While the scattering matrices, *R̃*_{n} and **T̃**_{n}, for the *n* = *m* - 1 “padded”
barriers can be derived by recursion [7] from
those for a single padded barrier, **R̃**_{1} =*P*^{1/2}
*R*_{l}
*P*^{1/2} and *T̃*_{1} =*P*^{1/2}
*T*_{l}
*P*^{1/2}, we will follow an alternative route that involves the calculation of the
Bloch modes of an infinite structure composed of these padded barrier sections. This
leads us to the dispersion equation in a form that is suitable for computational use,
and which is also amenable to an asymptotic analysis in the long wavelength and tight
binding limits. To do so, we introduce the transfer matrix *$\tilde{\Im}$* for crossing a padded layer. Proceeding as before, we may solve the eigenvalue
problem for this transfer matrix, deduce the corresponding Bloch factors **$\tilde{\Lambda}$** and eigenvector matrices **F̃**_{±}, and compute the reflection and transmission matrices *R*_{n} and *T*_{n} in a form analogous to Equations (2) and (3). We next introduce
the transfer matrix to cross the *n* = *m*-1 padded
barriers, namely

and note that

Because of the up-down symmetry of the layers, and of the entire structure, the transfer
matrix *$\tilde{\Im}$* satisfies the symmetry relationship *$\tilde{\Im}$*
^{-1} = *U*
*$\tilde{\Im}$*
*U*, where *U* is the matrix that reverses the partition
order. Accordingly, some straightforward manipulation reveals that

and since this must have the form of the transfer matrix equation (7), we deduce that the modes must be either
symmetric (σ = 1) or antisymmetric (σ = - 1) according to *g*^{±}
_{m}, = σ*g*^{∓}
_{1}.

The dispersion equation is then derived by substituting the end mirror constraints, *g*^{-}
_{1} = *R̃*_{∞}
*g*^{+}
_{m} and *g*^{+} = *R̃*_{∞}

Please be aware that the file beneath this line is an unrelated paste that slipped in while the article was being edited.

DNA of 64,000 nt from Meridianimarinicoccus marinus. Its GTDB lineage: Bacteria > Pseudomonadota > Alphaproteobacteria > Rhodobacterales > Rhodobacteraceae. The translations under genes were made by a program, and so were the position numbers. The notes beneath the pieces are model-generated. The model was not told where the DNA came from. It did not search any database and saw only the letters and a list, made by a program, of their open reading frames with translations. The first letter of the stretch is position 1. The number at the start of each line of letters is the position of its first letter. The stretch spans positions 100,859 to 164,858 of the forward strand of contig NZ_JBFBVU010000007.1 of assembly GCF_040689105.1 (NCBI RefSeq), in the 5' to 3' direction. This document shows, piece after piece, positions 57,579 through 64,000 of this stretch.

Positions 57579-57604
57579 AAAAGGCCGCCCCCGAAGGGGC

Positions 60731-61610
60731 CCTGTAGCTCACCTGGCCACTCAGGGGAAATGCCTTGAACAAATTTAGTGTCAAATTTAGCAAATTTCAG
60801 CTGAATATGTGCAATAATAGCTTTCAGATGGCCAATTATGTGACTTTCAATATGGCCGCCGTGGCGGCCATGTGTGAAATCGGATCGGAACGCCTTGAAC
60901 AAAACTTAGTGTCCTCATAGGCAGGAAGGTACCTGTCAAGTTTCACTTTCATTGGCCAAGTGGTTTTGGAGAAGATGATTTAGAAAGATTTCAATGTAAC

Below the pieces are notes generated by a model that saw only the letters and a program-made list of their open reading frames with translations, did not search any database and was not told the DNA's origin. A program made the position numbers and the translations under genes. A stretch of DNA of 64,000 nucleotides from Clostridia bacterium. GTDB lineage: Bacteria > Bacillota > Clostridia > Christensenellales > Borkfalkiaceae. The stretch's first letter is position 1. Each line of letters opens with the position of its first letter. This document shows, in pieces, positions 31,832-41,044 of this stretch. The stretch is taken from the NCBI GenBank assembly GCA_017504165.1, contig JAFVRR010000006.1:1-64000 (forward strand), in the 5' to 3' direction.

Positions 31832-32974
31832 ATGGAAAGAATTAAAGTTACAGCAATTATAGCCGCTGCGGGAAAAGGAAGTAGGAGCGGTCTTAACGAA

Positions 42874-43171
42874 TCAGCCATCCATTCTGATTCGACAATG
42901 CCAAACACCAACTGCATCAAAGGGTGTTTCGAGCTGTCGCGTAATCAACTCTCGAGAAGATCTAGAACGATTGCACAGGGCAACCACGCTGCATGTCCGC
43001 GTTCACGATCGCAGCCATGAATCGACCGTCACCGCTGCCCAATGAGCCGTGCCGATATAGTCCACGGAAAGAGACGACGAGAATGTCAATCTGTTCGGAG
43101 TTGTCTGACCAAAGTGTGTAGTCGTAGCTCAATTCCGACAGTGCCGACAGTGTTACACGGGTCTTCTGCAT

*g*^{-}
_{m}, and the symmetry relations *g*^{±}
_{m} = σ*g*^{∓}
_{1} into the transfer matrix equation (7). This leads to

in which ** g** =

*g*^{+}

_{1}. Each of the two equations (9) are equivalent and reduce to

subject to *T̃*_{n} being invertible. The modes of the structure may now be found by solving
det ** M**(

*k*,

*β*) = 0 for the propagation constant

*β*, after which the mode may be reconstructed from the null vector

**.**

*g*At long wavelengths, all fields can be well approximated by expansions comprising only a
single propagating plane wave term, thus reducing all matrix quantities to scalars and
facilitating an asymptotic analysis in the tight binding limit. The transfer matrix then
becomes a 2 + 2 matrix with unit determinant, for which simple formulae exist [8] for the elements of its *n*
^{th} power, namely

in which *u _{n}*(

*t*) = sin[(

*n*+1)ϕ]/sinϕ denotes the Chebyshev polynomial of the second kind of degree

*n*in the variable

*t*= cos ϕ, and

Furthermore, *R _{l}* and

*T*are given respectively by the scalar versions of Equations (2) and (3),

_{l}in which we have replaced the matrix *R*_{∞} by its specular (0,0)^{th} order component ρ, and
the matrix ** Q** by the single, dominant Bloch factor μ for the bulk crystal, a number
which is real and has a magnitude |μ| <

^{1}(since we are operating in a band gap).

With this simplification, we now consider the tight binding limit in which the number of
barriers layers *l* is sufficiently large that ξ = μ^{l} is small. Guided by the scalar form of the dispersion equation for a single
waveguide, *P*
_{ρ} = ± 1, in which both *P* =
exp(*iχh*) and ρ have unit magnitude, the latter
because we are operating in a band gap, we seek a solution of the form

where *v* is a small argument that represents the effect on the phase
upon reflection off a waveguide-cladding interface due to presence of all other